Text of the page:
An Astrophysicist Says Isaac Asimov's Legendary Sci-Fi Planet 'Kalgash' Could Be Real
Isaac Asimov's 1990 novel Nightfall takes place on Kalgash, a planet illuminated by a ring of stars that only sees nightfall once every 2049 years. It was named the best science-fiction short story of all time by the SFWA in 1964, but the question that's been fascinating astrophysicists like Sean Raymond is whether a planet like Kalgash could ever exist.
It turns out the answer is yes—all it takes is eight stars, a black hole, and a couple well-placed moons.
First, a little backstory of Nightfall.
Apparently, the idea came to Asimov after reading a Ralph Waldo Emerson quote: "If the stars should appear one night in a thousand years, how would men believe and adore, and preserve for many generations the remembrance of the city of God!"
When he mentioned this to John W. Campbell, the founder of Astounding Stories, Campbell had a different take on what would happen: "I think men would go mad." This is the route Asimov takes in his story: when night finally falls on Kalgash, it causes widespread insanity across the planet due to the psychological shock, and precipitates the destruction of civilization.
Sean Raymond fell in love with this story, but he wanted to know if Kalgash's (known as 'Lagash' in the short story version) perpetual daylight could happen in a real-life star system. After modeling many different configurations, he found that several potential systems could create the right effect. One system involves a ring of eight equally spaced sun-like stars orbiting a large black hole, with another red dwarf star orbiting inside the ring and an Earth-like planet orbiting the red dwarf. Another system involves two rings of stars orbiting a black, with an Earth-like planet orbiting between the two rings. These configurations would create perpetual daylight, but the additions of appropriately sized moons could create solar eclipses that would mimic the rare periods of darkness Asimov described in Nightfall.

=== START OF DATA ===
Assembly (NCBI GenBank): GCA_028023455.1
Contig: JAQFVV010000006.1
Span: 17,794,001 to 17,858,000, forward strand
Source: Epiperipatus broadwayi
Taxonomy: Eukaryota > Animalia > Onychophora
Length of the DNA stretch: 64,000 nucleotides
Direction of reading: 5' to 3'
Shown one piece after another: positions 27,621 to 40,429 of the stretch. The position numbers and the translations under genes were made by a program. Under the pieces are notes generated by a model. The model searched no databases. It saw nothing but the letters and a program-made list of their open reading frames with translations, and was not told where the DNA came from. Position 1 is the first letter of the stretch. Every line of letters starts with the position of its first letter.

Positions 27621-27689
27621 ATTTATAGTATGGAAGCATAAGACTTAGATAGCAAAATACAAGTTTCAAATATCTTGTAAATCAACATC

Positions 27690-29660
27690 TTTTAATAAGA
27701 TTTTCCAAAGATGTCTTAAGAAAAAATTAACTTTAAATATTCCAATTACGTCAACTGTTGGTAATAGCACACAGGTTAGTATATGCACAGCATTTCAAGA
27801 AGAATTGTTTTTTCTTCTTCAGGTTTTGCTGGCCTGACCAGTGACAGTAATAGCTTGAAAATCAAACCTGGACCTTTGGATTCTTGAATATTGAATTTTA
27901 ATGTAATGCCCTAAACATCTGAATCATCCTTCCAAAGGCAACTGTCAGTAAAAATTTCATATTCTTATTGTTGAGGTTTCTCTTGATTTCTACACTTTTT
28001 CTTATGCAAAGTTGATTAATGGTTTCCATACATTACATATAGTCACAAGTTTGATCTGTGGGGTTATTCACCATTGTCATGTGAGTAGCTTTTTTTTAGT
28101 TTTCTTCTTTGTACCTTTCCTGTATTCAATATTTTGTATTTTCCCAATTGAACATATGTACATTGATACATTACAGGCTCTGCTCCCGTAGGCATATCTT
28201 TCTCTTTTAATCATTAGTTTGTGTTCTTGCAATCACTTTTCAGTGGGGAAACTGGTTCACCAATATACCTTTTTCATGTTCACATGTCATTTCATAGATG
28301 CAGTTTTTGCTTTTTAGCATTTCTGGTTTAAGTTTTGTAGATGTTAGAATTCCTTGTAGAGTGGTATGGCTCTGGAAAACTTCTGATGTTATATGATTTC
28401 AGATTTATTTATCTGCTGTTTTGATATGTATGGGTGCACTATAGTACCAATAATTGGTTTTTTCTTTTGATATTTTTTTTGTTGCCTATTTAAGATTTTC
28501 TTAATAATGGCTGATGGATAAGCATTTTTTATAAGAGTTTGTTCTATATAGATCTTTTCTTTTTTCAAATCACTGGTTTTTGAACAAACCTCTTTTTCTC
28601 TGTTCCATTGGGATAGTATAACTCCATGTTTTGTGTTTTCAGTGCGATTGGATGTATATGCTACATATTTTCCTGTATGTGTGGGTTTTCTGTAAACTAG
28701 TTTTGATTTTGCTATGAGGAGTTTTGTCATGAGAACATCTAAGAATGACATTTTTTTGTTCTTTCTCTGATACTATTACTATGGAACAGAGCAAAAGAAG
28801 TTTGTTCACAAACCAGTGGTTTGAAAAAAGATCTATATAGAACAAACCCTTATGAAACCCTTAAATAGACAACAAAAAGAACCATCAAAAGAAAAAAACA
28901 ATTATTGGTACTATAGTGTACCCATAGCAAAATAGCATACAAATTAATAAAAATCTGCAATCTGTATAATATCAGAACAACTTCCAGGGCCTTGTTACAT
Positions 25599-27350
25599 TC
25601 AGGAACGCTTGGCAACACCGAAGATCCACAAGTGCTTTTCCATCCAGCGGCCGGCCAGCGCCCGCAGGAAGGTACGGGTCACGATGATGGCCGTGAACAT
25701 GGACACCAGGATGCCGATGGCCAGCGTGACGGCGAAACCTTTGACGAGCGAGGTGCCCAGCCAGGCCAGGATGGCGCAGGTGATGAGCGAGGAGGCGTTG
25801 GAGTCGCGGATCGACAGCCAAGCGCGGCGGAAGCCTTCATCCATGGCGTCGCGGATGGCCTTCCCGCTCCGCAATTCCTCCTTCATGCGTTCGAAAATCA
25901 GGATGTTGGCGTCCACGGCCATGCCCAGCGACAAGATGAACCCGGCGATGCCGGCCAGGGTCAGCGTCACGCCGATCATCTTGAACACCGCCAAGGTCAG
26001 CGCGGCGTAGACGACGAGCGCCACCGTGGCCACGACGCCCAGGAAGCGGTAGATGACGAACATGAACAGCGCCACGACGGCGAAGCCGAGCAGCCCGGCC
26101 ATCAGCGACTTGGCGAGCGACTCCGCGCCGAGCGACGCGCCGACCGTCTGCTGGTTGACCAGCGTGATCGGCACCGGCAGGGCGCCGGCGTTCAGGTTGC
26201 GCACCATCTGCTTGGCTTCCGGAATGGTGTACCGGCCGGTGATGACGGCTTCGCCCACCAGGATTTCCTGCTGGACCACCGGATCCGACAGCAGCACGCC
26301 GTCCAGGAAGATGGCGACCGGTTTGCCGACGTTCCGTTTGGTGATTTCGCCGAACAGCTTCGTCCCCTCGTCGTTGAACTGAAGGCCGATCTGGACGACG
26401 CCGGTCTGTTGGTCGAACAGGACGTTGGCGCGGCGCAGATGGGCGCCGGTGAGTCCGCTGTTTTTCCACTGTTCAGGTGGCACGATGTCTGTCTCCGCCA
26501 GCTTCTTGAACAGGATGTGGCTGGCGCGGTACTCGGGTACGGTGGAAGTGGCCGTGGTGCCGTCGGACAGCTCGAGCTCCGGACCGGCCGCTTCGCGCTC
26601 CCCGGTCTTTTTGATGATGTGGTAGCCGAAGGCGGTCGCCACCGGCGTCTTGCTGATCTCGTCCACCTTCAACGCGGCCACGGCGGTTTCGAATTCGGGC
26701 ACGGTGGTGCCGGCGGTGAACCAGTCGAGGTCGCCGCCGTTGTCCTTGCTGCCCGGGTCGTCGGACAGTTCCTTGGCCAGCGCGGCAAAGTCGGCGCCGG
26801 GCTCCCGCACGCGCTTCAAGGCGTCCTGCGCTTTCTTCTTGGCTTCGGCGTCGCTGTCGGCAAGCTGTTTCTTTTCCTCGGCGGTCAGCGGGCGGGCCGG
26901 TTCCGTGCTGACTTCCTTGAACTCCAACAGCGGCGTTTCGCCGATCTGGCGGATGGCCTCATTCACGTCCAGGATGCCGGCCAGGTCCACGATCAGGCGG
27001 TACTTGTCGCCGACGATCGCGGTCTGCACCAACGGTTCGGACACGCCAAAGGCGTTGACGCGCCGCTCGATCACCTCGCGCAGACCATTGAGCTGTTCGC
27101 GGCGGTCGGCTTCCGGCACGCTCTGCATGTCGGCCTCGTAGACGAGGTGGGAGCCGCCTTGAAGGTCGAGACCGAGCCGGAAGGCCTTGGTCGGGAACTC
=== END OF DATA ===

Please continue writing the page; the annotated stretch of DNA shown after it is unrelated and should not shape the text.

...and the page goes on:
If all this sounds implausible to you, consider that the scientists of Kalgash have trouble believing a planet with a daily night cycle could exist: one of the astronomers in the story claims "life would be impossible on such a planet. It wouldn't get enough heat and light, and if it rotated there would be total darkness half of each day. You couldn't expect life—which is fundamentally dependent on light—to develop under those conditions."
Funny stuff, Asimov.